The Roswell Museum and Arts Center will feature the works of Garo Antreasian, a pioneer of New Mexican lithographic printmaking, June 11, in the exhibition Garo Antreasian: Lyrical Geometries.
Antreasian, perhaps New Mexicoâ€™s most renowned printmaker, started his work in the state at University of New Mexico in 1970 by founding UNMâ€™s Tamarind Institute. The 89-year-old Antreasian can still recall the story of his introduction to lithography printmaking as a teenager in Indianapolis.
â€œI was a high school student and my art teacher gave individual assignments to the students in her class. My assignment, along [auth] with my buddy, was to learn the secret of (the) lithography press in the art department. We went to the library to find out whatever we could, which in those days, was very meager,â€ Antreasian said.
Antreasian said that he draws inspiration from various mediums before creating his prints, including other artistsâ€™ works, books and his own personal heritage. The geometrically-inspired prints take days to weeks to create, according to Antreasian.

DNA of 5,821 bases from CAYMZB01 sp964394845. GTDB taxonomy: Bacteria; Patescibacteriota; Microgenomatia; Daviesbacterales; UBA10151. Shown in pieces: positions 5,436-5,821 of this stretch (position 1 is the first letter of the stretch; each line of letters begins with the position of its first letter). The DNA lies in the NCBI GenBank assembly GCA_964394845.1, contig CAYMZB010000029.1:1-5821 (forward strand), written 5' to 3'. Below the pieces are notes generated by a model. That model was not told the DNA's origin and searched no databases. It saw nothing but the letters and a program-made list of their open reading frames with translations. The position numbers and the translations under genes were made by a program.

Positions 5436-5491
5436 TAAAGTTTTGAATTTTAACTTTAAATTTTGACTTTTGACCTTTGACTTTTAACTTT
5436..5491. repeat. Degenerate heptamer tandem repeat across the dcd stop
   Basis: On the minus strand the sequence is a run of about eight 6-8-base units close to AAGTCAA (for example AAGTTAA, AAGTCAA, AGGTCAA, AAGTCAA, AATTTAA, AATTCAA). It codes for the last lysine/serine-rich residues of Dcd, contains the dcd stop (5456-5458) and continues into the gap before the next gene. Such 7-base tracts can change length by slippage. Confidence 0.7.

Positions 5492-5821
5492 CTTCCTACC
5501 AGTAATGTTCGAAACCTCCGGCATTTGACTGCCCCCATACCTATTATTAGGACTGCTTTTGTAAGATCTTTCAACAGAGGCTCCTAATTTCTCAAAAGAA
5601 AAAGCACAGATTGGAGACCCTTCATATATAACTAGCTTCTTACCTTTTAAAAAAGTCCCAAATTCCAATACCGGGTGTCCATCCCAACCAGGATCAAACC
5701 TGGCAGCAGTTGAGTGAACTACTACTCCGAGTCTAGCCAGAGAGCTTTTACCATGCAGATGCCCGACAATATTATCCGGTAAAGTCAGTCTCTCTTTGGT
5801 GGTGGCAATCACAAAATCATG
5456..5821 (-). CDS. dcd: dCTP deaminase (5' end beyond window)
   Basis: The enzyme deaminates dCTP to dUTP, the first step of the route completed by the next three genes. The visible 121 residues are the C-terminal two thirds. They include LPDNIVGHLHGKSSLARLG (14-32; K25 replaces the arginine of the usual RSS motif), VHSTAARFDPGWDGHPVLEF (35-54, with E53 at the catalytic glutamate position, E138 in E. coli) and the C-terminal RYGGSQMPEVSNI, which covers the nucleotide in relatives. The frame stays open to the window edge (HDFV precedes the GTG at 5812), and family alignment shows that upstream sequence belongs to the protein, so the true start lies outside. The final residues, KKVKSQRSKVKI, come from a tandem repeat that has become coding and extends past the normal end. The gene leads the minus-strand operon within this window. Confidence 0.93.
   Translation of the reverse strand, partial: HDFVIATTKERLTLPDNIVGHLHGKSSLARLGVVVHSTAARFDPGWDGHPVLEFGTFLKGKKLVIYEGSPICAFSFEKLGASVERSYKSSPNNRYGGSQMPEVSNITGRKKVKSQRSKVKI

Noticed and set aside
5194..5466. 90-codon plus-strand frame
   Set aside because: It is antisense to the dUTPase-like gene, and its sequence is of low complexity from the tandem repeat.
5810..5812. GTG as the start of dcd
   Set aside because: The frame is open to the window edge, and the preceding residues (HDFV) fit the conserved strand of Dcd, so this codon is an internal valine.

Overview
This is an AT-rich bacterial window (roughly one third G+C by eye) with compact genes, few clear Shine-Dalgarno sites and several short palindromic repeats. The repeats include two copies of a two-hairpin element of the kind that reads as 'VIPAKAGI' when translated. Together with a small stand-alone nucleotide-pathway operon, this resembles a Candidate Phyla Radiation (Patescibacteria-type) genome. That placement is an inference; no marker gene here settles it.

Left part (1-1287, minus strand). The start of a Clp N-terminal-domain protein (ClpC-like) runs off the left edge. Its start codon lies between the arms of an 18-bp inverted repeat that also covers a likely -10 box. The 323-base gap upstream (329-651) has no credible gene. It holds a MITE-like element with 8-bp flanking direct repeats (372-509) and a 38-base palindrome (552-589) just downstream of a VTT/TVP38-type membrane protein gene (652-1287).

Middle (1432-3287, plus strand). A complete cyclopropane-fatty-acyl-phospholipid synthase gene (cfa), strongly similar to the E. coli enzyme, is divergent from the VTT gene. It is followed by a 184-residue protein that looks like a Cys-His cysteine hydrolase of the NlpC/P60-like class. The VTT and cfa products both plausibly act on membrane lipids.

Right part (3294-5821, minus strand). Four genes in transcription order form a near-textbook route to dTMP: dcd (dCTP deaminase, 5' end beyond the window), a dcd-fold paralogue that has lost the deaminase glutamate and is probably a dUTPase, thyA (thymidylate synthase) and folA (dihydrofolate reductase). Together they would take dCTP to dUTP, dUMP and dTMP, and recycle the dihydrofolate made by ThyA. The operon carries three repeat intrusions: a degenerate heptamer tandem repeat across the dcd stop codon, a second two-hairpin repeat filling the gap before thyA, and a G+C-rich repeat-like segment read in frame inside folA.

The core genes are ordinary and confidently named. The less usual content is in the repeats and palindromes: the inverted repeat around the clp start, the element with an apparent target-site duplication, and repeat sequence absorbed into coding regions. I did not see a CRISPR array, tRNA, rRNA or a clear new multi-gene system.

â€œMuch of my work is sort of geometric. Mostly with straight lines, not so much curved lines. I donâ€™t know what the reason is for that, but I have a fascination for verticals and horizontals and sometimes diagonals,â€ he said. â€œAnd of course, a lot of that also comes from Middle Eastern Islamic art, which also is derivative of geometry.â€
Although Antreasian is known throughout the world for his lithographic prints, he is also an author and painter. In Lyrical, several of his diptych acrylic paintings like Anatoyla, Jamporte and Palatine will be featured. Antreasian described his paintings and their seemingly lithographic inspired look.
â€œThere was a time when my prints were derivative of things that I was painting. Later, a lot of times my painting became derivative of what I was painting,â€ Antreasian said. â€œAfter I retired from teaching and no longer had access to printing facilities, I returned full time to painting and drawing.â€
Antreasian received his Bachelor of Fine Arts from John Herron Art Institute in 1948. In 1960, he founded the Tamarind Institute in Los Angeles with June Wayne and Clinton Adams. Today, he is an emeritus professor of art at UNM and continues to draw, paint and open exhibitions around the U.S.